Selection Headaches for T20 Tour of Australia

Michael Roberts

There are some headaches that one welcomes. The magnificent performances generated by a raw Sri Lankan T20 squad in Pakistan this month is one such headache. Ashantha De Mel and Co are to be congratulated for their selections and for expanding the problems by giving fresh faces the chance to impress in the third ODI.

   

We should not get carried away. The pitch conditions in Australia will be different and the opposition far superior — especially in the departments called “fielding” and “pace.” These are arenas one must contemplate in choosing our squad. That is, previous experience in playing in Australia should be regarded as a plus when choosing between X and Y.  I began addressing this issue yesterday, 9th October, before the Third ODI commenced and compiled a statistical chart (see below) for the batting ‘department’ (without the results of this last match). The list of batsmen is presented below in STRIKE/RATE order. I consider that just one guideline — to be qualified by “experience” … team spirit, moderation and adaptability … and batting competence against pace-bowling.

It is surely significant that Dasun Shanaka did not bowl himself in Pakistan. That has a bearing on any selection of a XI from a touring squad because a medium-pace allrounder is better than a medium-pace bunnie batsman. While Shanaka’s six-hitting ability is a vital consideration, his S/R is only in the 118 range (same as Angelo Mathews) and below that of six others (as well as the two newcomers Bhanuka and Oshada (whose careers at the top are too short for placement in comparative scale).

Kusal Perera and Kusal Mendis are definite shoe-ins and must be considered our leading batsmen for Australia. Both statistics, experience and ability to bowl occasional off-spin lead me to place Dhanushka Gunatilleka in the opening slot with Kusal Perera. Kusal Mendis could bat at either No 3 or No 4.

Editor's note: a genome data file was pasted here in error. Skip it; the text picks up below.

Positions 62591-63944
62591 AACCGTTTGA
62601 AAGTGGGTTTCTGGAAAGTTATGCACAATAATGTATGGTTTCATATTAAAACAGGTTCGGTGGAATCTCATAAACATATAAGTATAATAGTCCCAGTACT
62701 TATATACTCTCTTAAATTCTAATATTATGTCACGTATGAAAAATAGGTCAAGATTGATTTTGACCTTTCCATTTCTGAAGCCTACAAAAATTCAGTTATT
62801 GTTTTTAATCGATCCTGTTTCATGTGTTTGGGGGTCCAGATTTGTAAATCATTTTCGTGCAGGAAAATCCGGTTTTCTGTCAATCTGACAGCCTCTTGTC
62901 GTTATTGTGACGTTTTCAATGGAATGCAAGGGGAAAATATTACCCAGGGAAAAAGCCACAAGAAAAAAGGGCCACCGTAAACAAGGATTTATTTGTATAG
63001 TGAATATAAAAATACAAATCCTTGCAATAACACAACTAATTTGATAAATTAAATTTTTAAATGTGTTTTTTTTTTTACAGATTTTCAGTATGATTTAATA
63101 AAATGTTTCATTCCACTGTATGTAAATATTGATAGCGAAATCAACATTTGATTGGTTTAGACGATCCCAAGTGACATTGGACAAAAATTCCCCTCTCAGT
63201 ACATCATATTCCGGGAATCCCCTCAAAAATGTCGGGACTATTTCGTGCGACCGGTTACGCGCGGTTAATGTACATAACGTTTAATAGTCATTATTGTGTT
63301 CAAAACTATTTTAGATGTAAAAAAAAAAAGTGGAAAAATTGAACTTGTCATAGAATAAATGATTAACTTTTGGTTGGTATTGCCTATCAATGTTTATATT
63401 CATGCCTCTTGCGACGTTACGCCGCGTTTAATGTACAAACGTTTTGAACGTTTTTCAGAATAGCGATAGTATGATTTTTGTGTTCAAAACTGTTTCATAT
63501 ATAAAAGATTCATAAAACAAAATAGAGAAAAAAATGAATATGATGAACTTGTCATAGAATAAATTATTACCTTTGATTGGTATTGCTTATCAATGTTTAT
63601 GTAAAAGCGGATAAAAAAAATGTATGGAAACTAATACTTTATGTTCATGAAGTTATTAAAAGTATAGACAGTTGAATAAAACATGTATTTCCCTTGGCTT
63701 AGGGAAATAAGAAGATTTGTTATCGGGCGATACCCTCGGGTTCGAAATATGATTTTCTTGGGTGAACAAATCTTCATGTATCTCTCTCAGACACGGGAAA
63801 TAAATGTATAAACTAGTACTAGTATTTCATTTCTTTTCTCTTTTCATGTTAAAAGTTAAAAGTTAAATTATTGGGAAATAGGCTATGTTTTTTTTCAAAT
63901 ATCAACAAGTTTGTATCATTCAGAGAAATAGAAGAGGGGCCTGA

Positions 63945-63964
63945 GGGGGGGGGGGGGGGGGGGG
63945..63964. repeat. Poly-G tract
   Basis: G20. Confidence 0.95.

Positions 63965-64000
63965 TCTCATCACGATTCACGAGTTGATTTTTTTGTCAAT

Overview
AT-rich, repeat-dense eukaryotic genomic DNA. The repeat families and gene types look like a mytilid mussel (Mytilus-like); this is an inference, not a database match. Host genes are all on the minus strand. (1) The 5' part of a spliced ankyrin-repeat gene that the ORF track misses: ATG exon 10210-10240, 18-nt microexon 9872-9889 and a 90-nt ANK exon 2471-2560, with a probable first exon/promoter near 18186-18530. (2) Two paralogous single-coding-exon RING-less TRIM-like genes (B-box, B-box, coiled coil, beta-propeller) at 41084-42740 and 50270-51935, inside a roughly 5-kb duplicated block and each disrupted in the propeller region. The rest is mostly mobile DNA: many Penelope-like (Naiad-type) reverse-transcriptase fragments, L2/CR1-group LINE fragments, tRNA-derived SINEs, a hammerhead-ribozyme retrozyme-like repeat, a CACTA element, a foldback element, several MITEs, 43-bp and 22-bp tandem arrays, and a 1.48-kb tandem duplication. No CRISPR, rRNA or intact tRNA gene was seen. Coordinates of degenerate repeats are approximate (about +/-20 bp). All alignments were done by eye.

The selections thereafter depend on whether one selects Angelo Mathews and Thisara Perera in the XVI. Thisara Perera’s superior S/R, his previous familiarity with Australian conditions, his fielding and bowling[1] render hm a shoe-in. Angelo’s relative slowness in the field and his running between the wickets do raise problems. His past experiences in Australia suggest to me that he should lead the side as captain – a suggestion to which I add a question-mark.

Niroshan Dickwella’s  S/R, his ebullience and experience render him my vital and he would be my first choice as keeper (with the captain advised to be cautious in accepting his decision on reviews).

Let me present a tentative THOUGHT SCHEME in potential batting order determined by my desire to have no more than two bunnies in the tail.

1 = Kusal Perera

2 = Dhanushka Gunathilaka

3 = Kusal Mendis

4 = Oshada Fernando/Bhanuka Rajapaksa

5= Angelo Mathews

6 = Niroshan Dickwella …. Oshada/Bhanuka

7= Thisara Perera

8 = Wanindu Hasaranga

9 = Isuru Udana

10 =Suranga Lakmal

11 = Rajitha …. Pradeep

Counting all these players, we have THIRTEEN – with four pacemen, one spinner and one part-time spinner (Gunathilaka).

This leaves one with the decision whether (A) to insert another spinner — the choices here being between Sandakan and Embuldeniya (both bunnies as batsman); and whether (B) to select Lahiru Gamage as paceman or choose Dasun Shanaka as medium paceman – after addressing the fact that Shanaka did not bowl at all in Pakistan. Gamage is the fastest of our pacemen, but his pace will be not be a special problem for the Aussies, so my toss will fall in favour of Shanaka because of his batting dynamics.

Embuldeniya is a better option than Sandakan as a spinner, but I have a soft spot for Sandakan because I think he is a lucky charm …. a sort of pirit nula generating currents through the team.